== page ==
Sunday, December 23, 2018

Berlioz, A Snuff Box, and a Requiem. It's Pretty Fantastic!

By Andy Fein, Luthier at Fein Violins,
and Ivana Truong

File:Berlioz conducting.jpg
A cartoon of Berlioz conducting, originally captioned "Fortunately the hall is solid... it can stand the strain!"
Hector Berlioz, like many composers, was pretty crazy. In between composing masterpieces, he even almost murdered his ex-lover  (and her fiance and her mother!) while cross dressing as a maid. (You can read the full story on our past blogpost here)

But besides the murder-suicide plots, he was also pretty paranoid. So while the truth is questionable, here is a story from his memoir, of how his famous Requiem, the "Grande Messe des Morts," was almost sabotaged at its premiere.

head and shoulders of middle-aged white man, with dark bushy hair; clean-shaven except for neat side-whiskers
Portrait of Berlioz in 1845
In 1836, Adrien de Gasparin, the Minister of the Interior, wanted to promote new music in France and set aside money for a new piece to be commissioned and premiered. All at the expense of the French Government. His first selection for this commission was Hector Berlioz, who was recently made famous by his Symphonie Fantastique. The Minister asked Berlioz to compose a piece honoring those who died in the French Revolution of 1830.

However, Edmond Cavé, the director of Beaux-Arts, did not approve of Berlioz's music. So, in the first of a long string of obstacles, he delayed some documents that were needed for the commission to be finalized. After some help from de Gasparin, who originally asked for the commission, the documents were settled and the commission was finalized. Berlioz could finally began composing. He was looking forward to writing such a large-scale piece, saying that the Requiem was "a prey I had long coveted; at last it was mine, and I fell on it with a sort of fury. My brain seemed ready to burst under the pressure of creative ferment. Hardly had the plan of one piece been sketched that another one would suggest itself."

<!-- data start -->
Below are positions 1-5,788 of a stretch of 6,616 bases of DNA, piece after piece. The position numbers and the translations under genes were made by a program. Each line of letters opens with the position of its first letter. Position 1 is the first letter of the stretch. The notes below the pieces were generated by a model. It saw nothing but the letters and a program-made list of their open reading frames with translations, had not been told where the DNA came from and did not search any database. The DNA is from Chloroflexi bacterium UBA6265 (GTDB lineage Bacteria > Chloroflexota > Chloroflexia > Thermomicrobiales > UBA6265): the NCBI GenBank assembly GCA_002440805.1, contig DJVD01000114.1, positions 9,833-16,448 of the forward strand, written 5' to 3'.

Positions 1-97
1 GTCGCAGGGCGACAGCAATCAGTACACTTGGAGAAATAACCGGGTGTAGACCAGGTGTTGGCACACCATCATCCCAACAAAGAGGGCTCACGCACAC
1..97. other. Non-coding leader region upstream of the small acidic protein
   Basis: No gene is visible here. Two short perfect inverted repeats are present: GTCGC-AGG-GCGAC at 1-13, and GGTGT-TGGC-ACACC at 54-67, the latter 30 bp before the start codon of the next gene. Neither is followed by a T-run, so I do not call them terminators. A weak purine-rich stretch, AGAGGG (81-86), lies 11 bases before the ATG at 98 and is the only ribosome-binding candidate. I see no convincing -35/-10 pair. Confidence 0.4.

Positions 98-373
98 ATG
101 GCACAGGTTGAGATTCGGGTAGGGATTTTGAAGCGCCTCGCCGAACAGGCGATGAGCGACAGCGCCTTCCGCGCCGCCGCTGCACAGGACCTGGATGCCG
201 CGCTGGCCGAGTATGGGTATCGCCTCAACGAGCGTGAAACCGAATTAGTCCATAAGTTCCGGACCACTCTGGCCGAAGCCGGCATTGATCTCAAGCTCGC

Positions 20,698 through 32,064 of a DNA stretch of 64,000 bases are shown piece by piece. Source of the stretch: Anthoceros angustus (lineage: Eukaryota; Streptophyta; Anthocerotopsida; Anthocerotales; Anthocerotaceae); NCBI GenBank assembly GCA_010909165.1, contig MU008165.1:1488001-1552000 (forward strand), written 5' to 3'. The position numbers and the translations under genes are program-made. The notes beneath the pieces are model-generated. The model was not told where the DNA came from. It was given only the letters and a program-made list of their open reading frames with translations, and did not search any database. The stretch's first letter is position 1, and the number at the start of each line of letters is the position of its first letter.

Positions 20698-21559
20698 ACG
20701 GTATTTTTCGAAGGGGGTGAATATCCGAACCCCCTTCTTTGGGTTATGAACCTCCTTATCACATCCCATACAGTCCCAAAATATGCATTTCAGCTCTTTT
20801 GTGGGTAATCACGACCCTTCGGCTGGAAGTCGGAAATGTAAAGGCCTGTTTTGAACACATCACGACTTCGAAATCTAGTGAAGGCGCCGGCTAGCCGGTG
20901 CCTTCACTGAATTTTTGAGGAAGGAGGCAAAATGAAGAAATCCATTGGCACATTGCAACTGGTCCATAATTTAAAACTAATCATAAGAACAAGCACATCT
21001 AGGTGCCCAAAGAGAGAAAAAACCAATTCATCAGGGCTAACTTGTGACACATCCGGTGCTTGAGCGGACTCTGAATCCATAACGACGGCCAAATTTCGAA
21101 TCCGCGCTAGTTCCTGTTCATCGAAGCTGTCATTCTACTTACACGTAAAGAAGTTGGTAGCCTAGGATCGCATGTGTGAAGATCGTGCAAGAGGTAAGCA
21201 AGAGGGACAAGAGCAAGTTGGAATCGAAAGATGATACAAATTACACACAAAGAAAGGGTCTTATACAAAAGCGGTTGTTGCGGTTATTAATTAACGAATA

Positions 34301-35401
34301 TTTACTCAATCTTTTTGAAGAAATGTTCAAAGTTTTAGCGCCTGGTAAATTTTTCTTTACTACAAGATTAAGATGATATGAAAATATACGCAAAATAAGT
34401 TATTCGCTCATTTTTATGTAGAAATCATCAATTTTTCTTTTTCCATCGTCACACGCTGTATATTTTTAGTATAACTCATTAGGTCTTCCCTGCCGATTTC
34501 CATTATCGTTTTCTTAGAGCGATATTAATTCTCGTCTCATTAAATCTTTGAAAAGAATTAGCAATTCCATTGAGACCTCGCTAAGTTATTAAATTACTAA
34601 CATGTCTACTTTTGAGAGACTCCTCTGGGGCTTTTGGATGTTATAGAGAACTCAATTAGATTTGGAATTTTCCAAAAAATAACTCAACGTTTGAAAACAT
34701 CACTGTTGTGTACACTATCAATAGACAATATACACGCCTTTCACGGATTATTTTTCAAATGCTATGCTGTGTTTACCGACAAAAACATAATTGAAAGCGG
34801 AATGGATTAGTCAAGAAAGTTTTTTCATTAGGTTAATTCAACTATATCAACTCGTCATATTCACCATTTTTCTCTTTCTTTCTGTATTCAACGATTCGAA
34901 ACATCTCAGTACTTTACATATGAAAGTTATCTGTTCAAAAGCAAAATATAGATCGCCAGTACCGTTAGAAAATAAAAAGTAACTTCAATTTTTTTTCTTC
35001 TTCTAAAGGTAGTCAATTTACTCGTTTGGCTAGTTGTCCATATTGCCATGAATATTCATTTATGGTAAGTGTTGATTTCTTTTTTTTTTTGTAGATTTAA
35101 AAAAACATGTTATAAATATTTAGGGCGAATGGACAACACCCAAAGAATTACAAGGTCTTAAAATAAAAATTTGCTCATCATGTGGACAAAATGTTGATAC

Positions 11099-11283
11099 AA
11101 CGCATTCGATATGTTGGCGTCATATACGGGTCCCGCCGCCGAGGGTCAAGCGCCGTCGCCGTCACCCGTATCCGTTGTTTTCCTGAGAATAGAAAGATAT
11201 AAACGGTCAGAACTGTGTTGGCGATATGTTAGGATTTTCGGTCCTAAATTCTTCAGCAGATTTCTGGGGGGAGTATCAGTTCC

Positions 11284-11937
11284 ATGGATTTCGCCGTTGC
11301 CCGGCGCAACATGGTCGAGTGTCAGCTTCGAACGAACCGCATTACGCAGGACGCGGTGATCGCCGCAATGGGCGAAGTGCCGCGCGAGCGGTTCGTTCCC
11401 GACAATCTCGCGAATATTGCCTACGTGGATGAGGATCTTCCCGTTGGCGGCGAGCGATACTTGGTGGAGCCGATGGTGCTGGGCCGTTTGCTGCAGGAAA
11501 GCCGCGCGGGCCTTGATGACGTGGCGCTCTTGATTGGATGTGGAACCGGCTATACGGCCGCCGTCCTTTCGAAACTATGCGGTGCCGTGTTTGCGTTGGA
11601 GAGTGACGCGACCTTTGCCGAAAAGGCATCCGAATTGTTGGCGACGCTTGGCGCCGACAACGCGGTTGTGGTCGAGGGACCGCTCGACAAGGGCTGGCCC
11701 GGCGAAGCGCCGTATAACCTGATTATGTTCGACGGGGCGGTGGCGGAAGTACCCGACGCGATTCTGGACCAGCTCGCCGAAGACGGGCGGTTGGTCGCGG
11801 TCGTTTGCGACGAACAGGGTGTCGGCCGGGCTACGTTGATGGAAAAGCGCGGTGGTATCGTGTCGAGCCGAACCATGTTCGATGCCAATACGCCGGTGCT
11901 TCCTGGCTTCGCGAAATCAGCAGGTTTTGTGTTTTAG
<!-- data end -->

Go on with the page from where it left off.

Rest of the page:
File:Berlioz Requiem 1838.jpg
A first edition copy of Berlioz's Grande Messe des Morts
But the drama was hardly over. Just as the piece was about to be rehearsed, it was decided that the service would be held without music. The piece had already been composed, copied, and musicians had been hired, so without the money promised to him, Berlioz was in financial trouble. However, just as he left the office of Edmond Cavé after an argument about the piece, it was announced that a battle resulted in the death of General Damrémont. The service was going to be organized by the War Ministry, who wanted Berlioz's Requiem to be performed.

Edmond Cavé (1794–1852), Jean Auguste Dominique Ingres (French, Montauban 1780–1867 Paris), Oil on canvas
Edmond Cavé, Director of Beaux-Arts
After yet another plot to stop Berlioz had been foiled, rehearsals began in earnest. Before the rehearsals started, Berlioz was informed by Edmond Cavé that he would not be conducting his piece. Instead, François Habeneck, who also disliked Berlioz, would conduct. Berlioz, who we have seen to be not particularly trusting, agreed, but kept an eye on rehearsals. But the rehearsals went surprisingly well, and the Requiem seemed ready to be performed.

François Habeneck
The night of the performance had "princes, ministers, peers, deputies, the entire French press, and the correspondents of foreign newspapers" in attendance. Berlioz later said "I had to score a great success [that night]. A moderate one would have been fatal, and a failure would have been the end of me." According to Berlioz, it was almost a disaster. The Requiem went well, until the tuba mirum. The mirum is half the tempo of the previous part, so it was crucial that Habeneck marked the new tempo clearly, or else Berlioz's carefully prepared brass fanfare would sound more like a train wreck.

Grande Messe des Morts

At this moment, Habeneck took out his snuffbox. (Snuff is tobacco that is snorted through the nose). It seemed like Habeneck wasn't paying attention to the score, didn't care about the tempo, or both.

Berlioz saw this out of the corner of his eye and leapt in front of Habeneck. He gave the first four beats of the mirum, and continued to conduct until the end. The mirum went as planned and the piece in its entirety was received well. In Berlioz' defense, Habeneck might have been trying to sabotage Berlioz' new work. He really didn't like the guy. Or, he might have just wanted a hit of the euphoria induced by his snuff. At that time, snuff often contained cocaine or opium to enhance the effects. Maybe Berlioz just didn't want some drugged out conductor leading his new piece.

Despite the requiem's success, it took Berlioz eight months, a violent episode at Edmond Cavé's office, and a few threats before he was paid. Today, the "Grande Messe des Morts" remains one of Berlioz's most famous pieces.

Image of the London Symphony Orchestra rehearsing Berlioz's requiem in St. Paul's Cathedral
© Steve Bowbrick / Wikimedia Commons / CC-BY-SA-3.0 / GFDL


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